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When Mille Lacs Band of Ojibwe Chief Executive Melanie Benjamin was “overjoyed” to hear of the band's $11 million award through the Tribal Broadband Connectivity Program under the National Telecommunications and Information Administration. 

The award, announced in early April, is part of the most recent dispersal under the TBCP, which is nearing the end of its first $1.98 billion pot of funding per prior Tribal Business News reporting. 

“I was so ecstatic —  so excited knowing we have the opportunity to connect our members, and the community beyond the reservation will have some good access to all of these services that folks in an urban setting take for granted,” Benjamin said. “There's a lot of work ahead of us, but —when you think about the internet, you have this opportunity to be connected to the rest of the world, and so that's going to benefit everyone who needs to find information moving forward.”

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The award,  which promises to connect people using a 185.5 mile network using a hybrid of physical fiber cables and new wireless access, will bring huge portions of the tribe’s reservation online, Benjamin said, better preparing its residents for everything from telehealth to economic development. 

Benjamin sat down with Tribal Business News to discuss the award in detail and what’s next in the project’s timeline. 

This interview has been edited for clarity and length.

What is internet connectivity in the Mille Lacs community?

We're very rural Minnesota. We have a community north of our headquarters, and that's called District 1, but if you go out to District 3, you have to travel out to one of our community centers, and you can barely get cell service, much less internet. It's almost impossible to use your cell phones because there is no service; there's a lot of people that live in that community who are unserved.

We have another community out near Hinckley, and that’s 30 miles from our tribal headquarters — once you’ve driven 7 miles out that way, it becomes nearly impossible to make a phone call, even. 

What was that like during COVID and the onset of distance learning and telehealth?

I think during COVID, it was very evident we had to double down on our efforts, because the whole country went virtual. The school kids also had to attend class or do their homework through the internet. Many of the homes didn't have access to that, so that meant our kids didn't have the opportunity to connect. 

A lot of these kids would end up in parking lots around our facilities, sitting in cars and trying to connect so they could do their studies. That was pretty devastating, and a lot of our kids were bussed to school, and so there weren't any buses getting these kids anywhere.

As for telehealth, it quickly became obvious that in-person appearances were a problem; there was no availability for in-person appointments. If you couldn't connect, you still didn't have the opportunity to talk about your illnesses and meet with a doctor. We knew we had to do something to ensure people are connected.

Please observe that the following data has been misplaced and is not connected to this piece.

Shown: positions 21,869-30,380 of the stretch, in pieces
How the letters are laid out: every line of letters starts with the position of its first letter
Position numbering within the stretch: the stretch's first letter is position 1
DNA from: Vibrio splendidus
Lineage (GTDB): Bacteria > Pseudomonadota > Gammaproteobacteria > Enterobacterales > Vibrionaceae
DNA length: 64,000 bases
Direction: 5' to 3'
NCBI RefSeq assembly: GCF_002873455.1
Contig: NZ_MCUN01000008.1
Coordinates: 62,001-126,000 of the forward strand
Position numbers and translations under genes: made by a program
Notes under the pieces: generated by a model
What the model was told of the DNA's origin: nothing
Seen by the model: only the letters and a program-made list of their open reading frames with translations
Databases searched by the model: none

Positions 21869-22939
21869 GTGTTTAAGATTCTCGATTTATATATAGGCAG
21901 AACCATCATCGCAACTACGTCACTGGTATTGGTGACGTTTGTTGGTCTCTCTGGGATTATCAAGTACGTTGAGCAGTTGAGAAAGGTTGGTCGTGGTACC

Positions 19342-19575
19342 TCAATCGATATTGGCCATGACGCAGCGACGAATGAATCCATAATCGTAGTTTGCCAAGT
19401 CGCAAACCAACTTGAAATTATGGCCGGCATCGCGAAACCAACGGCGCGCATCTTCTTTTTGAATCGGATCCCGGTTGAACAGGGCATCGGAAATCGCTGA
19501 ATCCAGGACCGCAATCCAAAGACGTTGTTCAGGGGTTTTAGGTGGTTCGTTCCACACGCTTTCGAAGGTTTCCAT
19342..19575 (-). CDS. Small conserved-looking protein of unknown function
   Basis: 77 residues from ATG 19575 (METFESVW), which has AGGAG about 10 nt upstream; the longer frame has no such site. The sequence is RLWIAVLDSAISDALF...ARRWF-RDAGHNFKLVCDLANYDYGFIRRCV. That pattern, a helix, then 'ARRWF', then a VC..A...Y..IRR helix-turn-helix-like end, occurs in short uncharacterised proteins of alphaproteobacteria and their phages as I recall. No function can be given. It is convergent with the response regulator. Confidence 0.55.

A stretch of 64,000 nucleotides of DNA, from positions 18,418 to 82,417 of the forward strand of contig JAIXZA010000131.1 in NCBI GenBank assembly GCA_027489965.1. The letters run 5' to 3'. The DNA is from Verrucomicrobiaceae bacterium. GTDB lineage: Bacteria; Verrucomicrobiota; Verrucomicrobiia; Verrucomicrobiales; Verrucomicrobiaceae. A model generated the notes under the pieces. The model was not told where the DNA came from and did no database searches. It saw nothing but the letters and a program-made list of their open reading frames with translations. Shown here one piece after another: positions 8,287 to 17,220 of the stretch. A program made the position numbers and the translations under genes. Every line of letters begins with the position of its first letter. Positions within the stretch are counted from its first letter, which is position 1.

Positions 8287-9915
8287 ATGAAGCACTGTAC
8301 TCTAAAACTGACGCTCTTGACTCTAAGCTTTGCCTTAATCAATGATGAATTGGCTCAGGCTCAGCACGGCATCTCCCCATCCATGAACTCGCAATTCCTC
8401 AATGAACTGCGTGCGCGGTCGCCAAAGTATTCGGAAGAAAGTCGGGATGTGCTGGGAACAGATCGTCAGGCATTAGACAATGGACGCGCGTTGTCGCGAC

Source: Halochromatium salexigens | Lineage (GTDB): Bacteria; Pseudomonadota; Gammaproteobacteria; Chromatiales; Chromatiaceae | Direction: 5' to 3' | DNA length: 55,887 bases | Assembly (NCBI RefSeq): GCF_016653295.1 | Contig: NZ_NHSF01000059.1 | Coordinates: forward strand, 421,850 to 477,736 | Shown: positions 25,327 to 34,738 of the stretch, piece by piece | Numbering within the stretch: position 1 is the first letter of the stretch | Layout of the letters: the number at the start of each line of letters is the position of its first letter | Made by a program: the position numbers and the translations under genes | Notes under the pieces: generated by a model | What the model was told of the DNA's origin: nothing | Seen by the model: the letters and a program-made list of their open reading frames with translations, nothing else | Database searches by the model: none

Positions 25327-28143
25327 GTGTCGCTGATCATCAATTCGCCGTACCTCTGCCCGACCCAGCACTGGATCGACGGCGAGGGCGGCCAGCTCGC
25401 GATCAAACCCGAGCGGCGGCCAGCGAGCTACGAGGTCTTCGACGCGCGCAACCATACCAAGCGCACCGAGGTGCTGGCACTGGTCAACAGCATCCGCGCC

This project comprises a large area —  185.5 miles. Is $11 million going to cover it, or is it a starting point?

My understanding is that it's going to take care of the majority of the project. Our hope is that it's enough to get us moving and complete it.

What kind of impact are you anticipating once the project is complete and the network is online?

It’s connecting unserved or underserved businesses, our tribal government buildings, and households. That’s 1,100-plus homes, 45 anchor institutions, and 110 businesses in the region. 

Speaking of the region: will the network benefit folks off-reservation as well?

We’re a checkerboarded reservation. We have holdings through Aiken County, so we’re not just going to cut the cable between parts of the reservation. It’s going through the whole county. That’s what’s really exciting: everybody is going to benefit, so this is a wonderful opportunity for the whole community to have better access.

What’s next for the project? What’s the timeline look like?

We're going to be meeting with our partners and figure out what this award means. We're going to determine the final cost, and the timing.

We’re partnering with a local cooperative called the Consolidated Telephone Company based out of Branard, Minnesota. 

What does that partnership look like?

The Band will always own and control the infrastructure that we put down using these funds. The arrangement with CTC will give them the ability to access those fiber strands, and they will be able to utilize that to sell to their customers, but the band will always own that cable. 

About The Author
Chez Oxendine
Staff Writer
Chez Oxendine (Lumbee-Cheraw) is a staff writer for Tribal Business News. Based in Oklahoma, he focuses on broadband, Indigenous entrepreneurs, and federal policy. His journalism has been featured in Native News Online, Fort Gibson Times, Muskogee Phoenix, Baconian Magazine, and Oklahoma Magazine, among others.
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